A Texas mom had her maternity leave revoked after delivering her baby stillborn. Elena Andres was 37 weeks pregnant when she was told her daughter no longer had a heartbeat. After an induction and a 15-hour labor, she gave birth to a stillborn baby girl. The baby, named Maxine, weighed 8 pounds and 13 ounces.
“It was very traumatic,” Andres told TODAY.com during an emotional interview. “Immediately when they held her up you could just tell — she was gray. She was gone.”
After returning home from the hospital, Andres, who works for the City of Austin in the Austin Public Health Department, said she informed her HR department that she’d need “to go on maternity leave a little bit early” because she had lost her child.
She was then informed that she no longer could take any of her paid eight-week maternity leave.
“They said: ‘Oh, I’m sorry to hear that, but you don’t qualify for (leave) anymore,’” Andres said.
Andres was told by HR that the Austin Public Health Department’s maternity leave policy does not apply to people who have experienced a stillborn birth. Instead, the policy is used for people who “give birth and care for a healthy newborn baby.”
What happened to Andres speaks to the absolute lack of education when it comes to what happens to a woman’s body after pregnancy, as well as labor and delivery. While Andres does not have a healthy baby at home, she is still experiencing all of the regular postpartum symptoms, not to mention the unbelievable amount of grief she is processing through.
Andres said her postpartum experience was nothing short of awful, from horrific pelvic pain to the normal bleeding postpartum women deal with. When her milk came in, “I had to put cabbage and ice (on my breasts) to help with the swelling. It was miserable — a constant reminder of what happened. The body doesn’t just go back to normal.”
Andres also had her 2-year-old son, Adrian, to look after.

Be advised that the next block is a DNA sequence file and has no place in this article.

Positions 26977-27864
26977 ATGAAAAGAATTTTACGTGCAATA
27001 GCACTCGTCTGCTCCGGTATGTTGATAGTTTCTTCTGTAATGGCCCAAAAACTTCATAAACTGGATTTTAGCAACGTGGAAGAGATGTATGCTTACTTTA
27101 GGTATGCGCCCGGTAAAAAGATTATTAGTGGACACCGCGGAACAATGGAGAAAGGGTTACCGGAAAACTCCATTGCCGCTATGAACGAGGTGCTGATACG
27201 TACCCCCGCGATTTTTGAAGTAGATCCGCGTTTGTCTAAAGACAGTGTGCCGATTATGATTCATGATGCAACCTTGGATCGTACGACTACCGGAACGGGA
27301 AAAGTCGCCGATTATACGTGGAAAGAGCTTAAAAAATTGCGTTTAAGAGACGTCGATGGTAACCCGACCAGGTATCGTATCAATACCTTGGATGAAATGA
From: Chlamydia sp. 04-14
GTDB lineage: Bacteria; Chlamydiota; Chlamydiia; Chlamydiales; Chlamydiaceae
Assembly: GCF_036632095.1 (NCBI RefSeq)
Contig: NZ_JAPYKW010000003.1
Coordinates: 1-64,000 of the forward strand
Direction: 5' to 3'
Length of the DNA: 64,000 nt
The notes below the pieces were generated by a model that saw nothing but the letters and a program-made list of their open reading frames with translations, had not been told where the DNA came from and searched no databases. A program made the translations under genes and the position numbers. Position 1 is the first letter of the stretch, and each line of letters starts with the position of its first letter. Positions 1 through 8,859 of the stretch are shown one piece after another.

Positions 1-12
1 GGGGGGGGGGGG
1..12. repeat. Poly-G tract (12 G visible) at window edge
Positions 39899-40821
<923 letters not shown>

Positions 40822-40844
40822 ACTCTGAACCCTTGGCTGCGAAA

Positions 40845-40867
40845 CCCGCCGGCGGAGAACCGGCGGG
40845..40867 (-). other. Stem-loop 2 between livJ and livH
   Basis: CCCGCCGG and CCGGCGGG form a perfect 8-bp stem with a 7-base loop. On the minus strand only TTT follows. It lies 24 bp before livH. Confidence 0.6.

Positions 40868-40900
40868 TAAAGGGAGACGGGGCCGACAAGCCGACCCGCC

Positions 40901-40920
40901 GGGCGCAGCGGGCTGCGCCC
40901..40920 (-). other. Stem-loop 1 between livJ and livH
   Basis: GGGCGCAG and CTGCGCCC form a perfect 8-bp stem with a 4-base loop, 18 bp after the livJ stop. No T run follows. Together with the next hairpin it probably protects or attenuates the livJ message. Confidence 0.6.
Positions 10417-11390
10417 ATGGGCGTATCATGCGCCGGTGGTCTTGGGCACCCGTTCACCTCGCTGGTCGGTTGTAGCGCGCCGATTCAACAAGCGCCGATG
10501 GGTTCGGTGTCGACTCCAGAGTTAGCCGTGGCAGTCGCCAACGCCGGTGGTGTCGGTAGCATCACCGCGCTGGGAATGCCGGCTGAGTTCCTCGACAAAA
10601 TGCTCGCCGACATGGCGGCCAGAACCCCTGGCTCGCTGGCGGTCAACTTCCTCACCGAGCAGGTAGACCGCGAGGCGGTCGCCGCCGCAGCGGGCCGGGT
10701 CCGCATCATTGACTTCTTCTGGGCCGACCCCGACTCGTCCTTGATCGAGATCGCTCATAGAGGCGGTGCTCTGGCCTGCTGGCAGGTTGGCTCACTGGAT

“I was devastated. I lost 40 pounds. It was hard to get out of bed. I just cried all the time, but life doesn’t stop — I have a toddler,” she said. “I love him so much, so he made things easier at times, but a 2-year-old is going to make everything also way harder.”
In order to take the time off, Andres used up all her sick days, vacation time and received short-term disability coverage for an additional six weeks off with a note from a doctor.
In a statement to TODAY.com, a spokesperson for the City of Austin said that “the loss of a child is an unthinkable tragedy for any parent” and that they “will ensure any city employee experiencing such a devastating loss receives the support and time they need.”
“While the death of a child is not covered under FMLA, there are several other leave options available in the City, such as accrued leave, emergency leave and the City’s leave bank that fellow employees contribute to,” the spokesperson said.
“We care for and value our staff members and are continuously looking for ways to provide needed support and will update policies to do so when those needs become evident. Our Human Resources Department is currently developing a leave program for when an employee loses a child for consideration and approval by City leadership.”
After Andres got some media coverage, she says HR offered her four more weeks of paid time off. She has since returned to work.
“The anger that I have at the policies of the city — I’m never going to forget,” Andres says. “It’s so unnecessarily and unbelievably cruel.”
Andres story is another example of how much parental leave polices lack in the United States, especially in more conservative states.
In a statement to The Texas Tribune, Austin Mayor Pro Tem Paige Ellis said the city should stand with Andres and other parents experiencing similar tragedies.
“Paid parental leave not only allows for bonding with the baby, it also supports women’s physical health,” Ellis said. “Beyond her physical health, she will need time to grieve, on top of the heart-rending logistical and paperwork nightmare that accompanies a stillbirth.”
Austin Mayor Kirk Watson agreed, saying he was committed to working with the city manager and the council to “explore how we can amend our policies so that we are helping our employees to heal, not adding to their profound sadness.”